Archive for the ‘Security’ Category

Procuring a Replacement Rear Door

Tuesday, July 14th, 2009

In thinking about the usability, security, and safety of the bus, I’ve come to the conclusion that the rear “ramp” installed by a former owner needs to be undone.

Converted schoolbus, rear door

It currently latches from the outside, so it’s not usable as an emergency exit without moving the hasps to the inside. It’s very heavy and the handle is high up, so not everyone I know is capable of lowering it. With the hasps inside, in a fire one could unlatch it and push it open to let it fall to the ground; but in other use, it would require two people (inside and out) or a winch to open carefully. It just doesn’t work for me.

First Junkyard Trip

Last Monday on my way home from a holiday trip to Lawrence, I stopped at the junkyard between Newton and Walton to look around. I hadn’t planned the visit and had neither target dimensions nor a tape measure with me; but I quickly found a bus that suggested a return trip was worthwhile.

Rear end of Bluebird bus in junkyard


Automotive Window Motor for Power Bus Door?

Saturday, June 20th, 2009

Converted schoolbus, rear door

Currently if the bus is closed, I have to open the heavy rear door to get in.

Converted schoolbus, right front interior

I don’t have a good picture of just the door, but the rod going horizontally across from the handle in the center of the bus to the door (hidden behind the cabinet) mechanically holds the door closed (by design) when the handle is latched in the closed position. As long as the handle stays latched, you can’t open the main passenger door from the outside.

With my highly-skilled momentum technique, I can close the front door from the outside so I don’t have to walk around, open the rear door, walk through, close the front door, walk around, and reclose the rear door; but once done, I then have to do the hokey-pokey to get back in.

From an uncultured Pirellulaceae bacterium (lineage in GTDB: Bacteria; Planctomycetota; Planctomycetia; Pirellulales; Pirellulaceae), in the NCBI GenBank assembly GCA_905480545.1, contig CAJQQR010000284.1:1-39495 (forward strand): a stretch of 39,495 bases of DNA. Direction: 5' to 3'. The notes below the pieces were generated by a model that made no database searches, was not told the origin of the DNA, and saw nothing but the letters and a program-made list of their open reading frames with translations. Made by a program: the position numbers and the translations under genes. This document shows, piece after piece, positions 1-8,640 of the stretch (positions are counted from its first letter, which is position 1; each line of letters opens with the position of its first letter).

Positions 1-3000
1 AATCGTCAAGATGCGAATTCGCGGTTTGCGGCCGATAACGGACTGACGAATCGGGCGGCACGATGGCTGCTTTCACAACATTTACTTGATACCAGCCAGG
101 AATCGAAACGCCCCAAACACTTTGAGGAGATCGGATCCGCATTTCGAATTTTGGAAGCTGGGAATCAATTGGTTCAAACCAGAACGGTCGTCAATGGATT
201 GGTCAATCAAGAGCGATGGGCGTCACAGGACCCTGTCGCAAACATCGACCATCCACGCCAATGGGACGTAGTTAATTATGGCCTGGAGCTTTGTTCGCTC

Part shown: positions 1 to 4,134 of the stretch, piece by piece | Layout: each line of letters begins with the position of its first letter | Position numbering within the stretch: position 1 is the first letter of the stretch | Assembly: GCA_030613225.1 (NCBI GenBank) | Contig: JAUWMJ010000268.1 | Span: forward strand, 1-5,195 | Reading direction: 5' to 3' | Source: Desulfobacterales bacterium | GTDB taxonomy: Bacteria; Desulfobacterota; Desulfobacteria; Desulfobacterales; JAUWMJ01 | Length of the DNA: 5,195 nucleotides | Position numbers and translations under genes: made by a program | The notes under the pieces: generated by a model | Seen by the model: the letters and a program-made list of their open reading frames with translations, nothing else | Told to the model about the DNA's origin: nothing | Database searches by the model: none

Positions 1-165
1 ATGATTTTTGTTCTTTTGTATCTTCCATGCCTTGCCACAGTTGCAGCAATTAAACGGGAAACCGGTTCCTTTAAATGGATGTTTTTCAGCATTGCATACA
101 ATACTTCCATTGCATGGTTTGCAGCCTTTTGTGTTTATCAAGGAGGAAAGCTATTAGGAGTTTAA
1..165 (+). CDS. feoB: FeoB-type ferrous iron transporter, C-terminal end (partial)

I’d really like to be able to lock the passenger door and have a way to get in from the outside. And unlike many other bus-RV converters, I really don’t want to replace the bus door with an RV door — I’m not out to hide the fact that the vehicle started life as a bus. Until I have good reason to feel otherwise, I’d like to keep the accordion-fold door.

I’d love to motorize the door and add electronic entry — although at least in the long term, I need to have a purely mechanical way to get in, as backup in case something goes wrong with the motor.

Automotive Power Window Motor

Automotive power window motor assembly

“Neighbor Dan” has a pile of removed auto parts in the corner of his shop, and a guy comes by occasionally to haul the pile to a scrapyard. Dan has offered me anything I want out of the pile, and he says he has three more of these power window motors that I haven’t found yet. I’ll keep digging.

I don’t know that this is the motor to use for my power door, but it bears consideration.

Automotive power window motor assembly, opened

It looks pretty obvious why it was replaced — the cable is all messed up and broken where it wraps around the spool.

Automotive power window motor

With the jammed-up cable spool taken care of, the output shaft spins at almost two rotations per second. That’s a little fast if I were going to attach it directly to the door-opening handle or use it to replace the handle altogether. If I were to do that, I might use pulse-width modulation (PWM) to slow it down.

The motor coil resistance is 1Ω or less, so the motor draws at least an amp and I’d need a pretty hefty FET to drive it. (A compensating factor is that the motor would normally have a pretty short duty cycle, so the FET wouldn’t have long to heat up.)

Alternatively, I could use the motor with the spool and cable (maybe one of the others isn’t as messed up) and use a larger pulley / spool on the handle end to “gear down” the rotational speed.

I’ve considered that I could remove the manual handle, do away with the connecting rod, and fabricate an entirely new means to close the door. But as it’s constructed now, the rod does double-duty closing the door and “locking” it shut once closed. If I did away with it, I’d have to recreate that functionality on my own.

I’m Open to Something Completely Different

If someone knows of a better way to lock and unlock a bus front door from the outside, or motorize an accordion-fold door, I’m all ears.

Making a Key for the Locking Gas Cap

Friday, June 12th, 2009

Locking gas cap with homemade key

The bus has a locking gas cap but didn’t come with the key. Fortunately the cap was unlocked, so I could at least fill gas. Also fortunately, I found in the glovebox the original gas cap. So last night I put the original cap onto the gas tank and brought home the locking cap to make a key.

While taking off the gas cap and fishing out the retaining wire, I noted that this fill spout has nothing for the lock to lock against; so there’s no way I can see for this cap to actually lock. So why did someone replace the original with a locking cap? Because of the retaining chain — the original cap didn’t have one, there’s no good place to set the cap while filling, and the retaining chain is very handy to keep the cap captive.

That left me with a removed locking gas cap and no reason to make a key for it. But I already had the cap loose; so why not go ahead with an evening’s keymaking entertainment.